The Forbes 30 Under 30 list reveals the world’s best and brightest young minds. But where did they go to business school?
We took data* from all the Forbes lists—Asia, Europe, the US & Canada—with MBAs featuring in consumer tech, social entrepreneurship, healthcare, finance, energy, and venture capital.
But there are also representatives from schools like Duke Fuqua and Kellogg School of Management, as well as the National University of Singapore (NUS) and JP Jain Institute of Management.
Read on to find out more about the Forbes 30 Under 30s and where they did their MBAs. We've divided them up by the region they went to school in and the industry they work in now. You can skip to your area of interest by clicking the links below:
Category: Consumer Tech
Anna Wan, Harvard Business School
Kicking off our list of Forbes 30 Under 30 2019 is Harvard MBA Anna Wan. Anna’s career has been a conveyor belt of consumer tech company growth, her forte.
She is currently a general manager at $2 billion valued Bird, a company bringing scooters to most cities to the east of the Mississippi River. Think Atlanta, Baltimore, and Washington DC.
Anna was tailormade for Bird, having previously worked as a general manager for Chinese dock less bike sharing company, Ofo. There, she was responsible for launching, growing, and managing seven new markets—such as Seattle, San Diego & Los Angeles, and Greater New York—including what became Ofo’s largest market in the US.
Siqi Mou, Stanford Graduate School of Business (GSB)
For a 29-year-old, Stanford Graduate School of Business (GSB) MBA, Siqi Mou, has achieved a hell of a lot. She is the cofounder and CEO of HelloAva, an AI-driven personal skincare consultant that creates a customized routine of skincare products just for you. Oh, and it’s also raised $1.5 million of capital.
But, Siqi’s impressive resumé doesn’t start and end there. She’s also held roles with Morgan Stanley, the Federal Reserve, and Bloomberg TV Indonesia. Exhausted yet? No? Good, because Siqi is also the current music ambassador for the Carnegie Hall, as a seasoned concert pianist.
A worthy entrant to this year’s Forbes 30 Under 30.
Category: Social Entrepreneurship
Jarrid Tingle (pictured) & Henri Pierre-Jacques, Harvard Business School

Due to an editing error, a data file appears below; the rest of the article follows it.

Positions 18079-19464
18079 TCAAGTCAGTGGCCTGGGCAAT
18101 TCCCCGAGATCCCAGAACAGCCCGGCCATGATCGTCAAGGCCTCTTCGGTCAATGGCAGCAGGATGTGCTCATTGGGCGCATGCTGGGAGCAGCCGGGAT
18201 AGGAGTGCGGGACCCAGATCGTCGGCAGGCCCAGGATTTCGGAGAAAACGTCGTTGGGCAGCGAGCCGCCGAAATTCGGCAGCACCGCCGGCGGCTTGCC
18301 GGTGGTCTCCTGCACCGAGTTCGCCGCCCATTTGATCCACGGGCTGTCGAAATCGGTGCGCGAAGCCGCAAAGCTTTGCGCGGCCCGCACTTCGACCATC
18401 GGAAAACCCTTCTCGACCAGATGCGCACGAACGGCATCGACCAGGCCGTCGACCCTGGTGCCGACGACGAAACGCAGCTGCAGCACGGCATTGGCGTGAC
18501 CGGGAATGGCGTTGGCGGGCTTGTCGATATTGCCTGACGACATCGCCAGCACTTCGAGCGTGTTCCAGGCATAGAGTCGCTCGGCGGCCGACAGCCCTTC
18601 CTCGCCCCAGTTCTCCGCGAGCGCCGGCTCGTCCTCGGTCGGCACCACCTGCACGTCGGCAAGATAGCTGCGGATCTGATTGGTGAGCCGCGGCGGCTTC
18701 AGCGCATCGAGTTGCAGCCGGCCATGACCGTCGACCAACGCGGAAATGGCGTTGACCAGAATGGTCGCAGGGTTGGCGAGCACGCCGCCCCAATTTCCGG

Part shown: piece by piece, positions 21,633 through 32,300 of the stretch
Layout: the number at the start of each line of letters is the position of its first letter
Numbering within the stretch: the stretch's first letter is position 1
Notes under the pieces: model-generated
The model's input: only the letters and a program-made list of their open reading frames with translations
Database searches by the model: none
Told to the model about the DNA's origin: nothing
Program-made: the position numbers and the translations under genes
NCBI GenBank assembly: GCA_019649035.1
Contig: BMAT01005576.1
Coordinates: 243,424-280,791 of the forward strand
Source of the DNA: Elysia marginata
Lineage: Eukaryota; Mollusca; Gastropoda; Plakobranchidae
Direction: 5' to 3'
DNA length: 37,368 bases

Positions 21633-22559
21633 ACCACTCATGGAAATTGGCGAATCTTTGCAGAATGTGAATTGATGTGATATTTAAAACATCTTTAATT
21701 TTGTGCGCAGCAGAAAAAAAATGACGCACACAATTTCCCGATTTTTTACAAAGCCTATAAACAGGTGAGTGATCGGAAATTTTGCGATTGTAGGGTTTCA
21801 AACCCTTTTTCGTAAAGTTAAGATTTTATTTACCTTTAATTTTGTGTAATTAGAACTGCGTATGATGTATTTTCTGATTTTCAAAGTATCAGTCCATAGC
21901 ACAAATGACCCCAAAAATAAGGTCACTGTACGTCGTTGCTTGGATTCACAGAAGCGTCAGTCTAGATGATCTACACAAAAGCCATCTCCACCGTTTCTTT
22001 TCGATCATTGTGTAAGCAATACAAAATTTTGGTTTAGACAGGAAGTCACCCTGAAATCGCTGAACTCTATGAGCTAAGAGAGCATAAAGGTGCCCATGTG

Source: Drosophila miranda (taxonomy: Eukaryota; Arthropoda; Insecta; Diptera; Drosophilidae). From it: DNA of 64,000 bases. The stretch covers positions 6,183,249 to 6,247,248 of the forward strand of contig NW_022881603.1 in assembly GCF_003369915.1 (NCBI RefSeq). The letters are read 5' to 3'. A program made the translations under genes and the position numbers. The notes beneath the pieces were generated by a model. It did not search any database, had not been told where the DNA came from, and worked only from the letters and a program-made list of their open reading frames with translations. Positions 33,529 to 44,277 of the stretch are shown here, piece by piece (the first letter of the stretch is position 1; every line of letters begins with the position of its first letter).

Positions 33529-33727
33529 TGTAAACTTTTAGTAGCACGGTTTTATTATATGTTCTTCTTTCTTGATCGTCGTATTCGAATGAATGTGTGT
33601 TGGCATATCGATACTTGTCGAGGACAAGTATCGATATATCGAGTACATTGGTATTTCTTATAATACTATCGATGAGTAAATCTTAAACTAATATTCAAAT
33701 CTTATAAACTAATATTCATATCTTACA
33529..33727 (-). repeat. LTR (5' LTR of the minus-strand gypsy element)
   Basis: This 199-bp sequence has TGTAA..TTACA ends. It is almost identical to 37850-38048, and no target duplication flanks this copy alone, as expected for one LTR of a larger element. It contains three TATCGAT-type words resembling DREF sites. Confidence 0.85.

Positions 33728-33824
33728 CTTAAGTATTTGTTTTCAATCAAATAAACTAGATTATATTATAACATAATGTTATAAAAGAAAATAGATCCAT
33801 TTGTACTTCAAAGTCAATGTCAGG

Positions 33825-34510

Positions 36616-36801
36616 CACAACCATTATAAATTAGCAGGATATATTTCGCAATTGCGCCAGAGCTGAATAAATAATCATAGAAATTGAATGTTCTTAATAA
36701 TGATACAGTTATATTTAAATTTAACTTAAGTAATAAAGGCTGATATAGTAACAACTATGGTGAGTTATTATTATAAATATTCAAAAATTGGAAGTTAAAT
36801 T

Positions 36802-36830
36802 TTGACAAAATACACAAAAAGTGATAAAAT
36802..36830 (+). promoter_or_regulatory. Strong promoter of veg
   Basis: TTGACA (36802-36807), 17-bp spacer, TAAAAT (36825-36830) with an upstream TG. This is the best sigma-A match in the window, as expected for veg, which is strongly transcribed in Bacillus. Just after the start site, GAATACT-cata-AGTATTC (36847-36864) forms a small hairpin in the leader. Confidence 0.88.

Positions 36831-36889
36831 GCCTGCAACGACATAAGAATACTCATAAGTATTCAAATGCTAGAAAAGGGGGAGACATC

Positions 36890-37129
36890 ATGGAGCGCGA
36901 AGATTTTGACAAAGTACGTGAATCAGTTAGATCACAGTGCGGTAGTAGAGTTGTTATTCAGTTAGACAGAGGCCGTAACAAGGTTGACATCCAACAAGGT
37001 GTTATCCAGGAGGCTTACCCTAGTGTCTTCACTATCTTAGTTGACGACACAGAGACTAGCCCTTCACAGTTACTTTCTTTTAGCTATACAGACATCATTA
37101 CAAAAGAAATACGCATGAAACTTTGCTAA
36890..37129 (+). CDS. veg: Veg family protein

Jarrid Tingle and Henri Pierre-Jacques are two names that probably don’t ring a bell with the everyday citizen. But, they’re two Harvard MBAs making waves in the venture capital industry.
Both cofounders and managing partners of Harlem Capital—along with colleagues Brandon Bryant and John Henry (not MBAs)—they are ‘changing the face of entrepreneurship’.
Harlem Capital is a minority-owned, New York based early stage venture capital firm. They are fighting the industry’s minority corner—where only 2% of venture capitalists are black—and have currently raised over $5 million.
Their goal? To invest in 1,000 diverse founders over the next 20 years.
Get To Know The Forbes 30 Under 30 2019
Saumya, Northwestern University’s Kellogg School of Management
The social impact sector has been at the heart of Saumya’s work since 2012. Her first foray was working for a skill development company in India. They’d take students from small villages and put them through vocational courses which led to employment.
Inoculated against the draw of working in finance—something she says she never wanted to do again after working as an analyst for a financial services company in Mumbai—she’s now taking on the impact of climate change one farmer at a time with her own startup.
Her venture is Kheyti, an agritech startup that helps small farmers earn regular and consistent incomes.
After doing the research with her cofounders—visiting 1,000 farmers over six months—they discovered the main struggles for farmers were more extreme heat than the past, and unpredictable rains. In other words, climate change was affecting their ability to sustain their yield.
“We want to make small farmers a lot more climate resilient,” she says. Part of that has been the greenhouse-in-a-box, a price-efficient greenhouse that fits into 2% of each farmers’ land, protecting crops from environmental risks.
Using the greenhouses, farmers can grow seven times more food using 90% less water. With training and market input, farmers earn twice as much as they would from the other 98% of their land, moving towards Kheyti’s goals of earning a minimum of $100 per month.
What’s the value of an MBA?
Saumya explains that the reason she embarked on the MBA at Kellogg School of Management was because she didn’t know how to scale the company to the next level.
She also wanted to build her network and understand how to craft a business plan that would lead to growth.
“I had always underestimated an MBA,” she explains. “All our fundraising, that happened with donors I connected with from the business school network.”
When meeting with advisors or investors, the credibility of an MBA also helped Saumya stand out, she adds, and is an invaluable tool when it comes to securing meetings.
Her passion for social impact comes not from being a ground breaker, or world...
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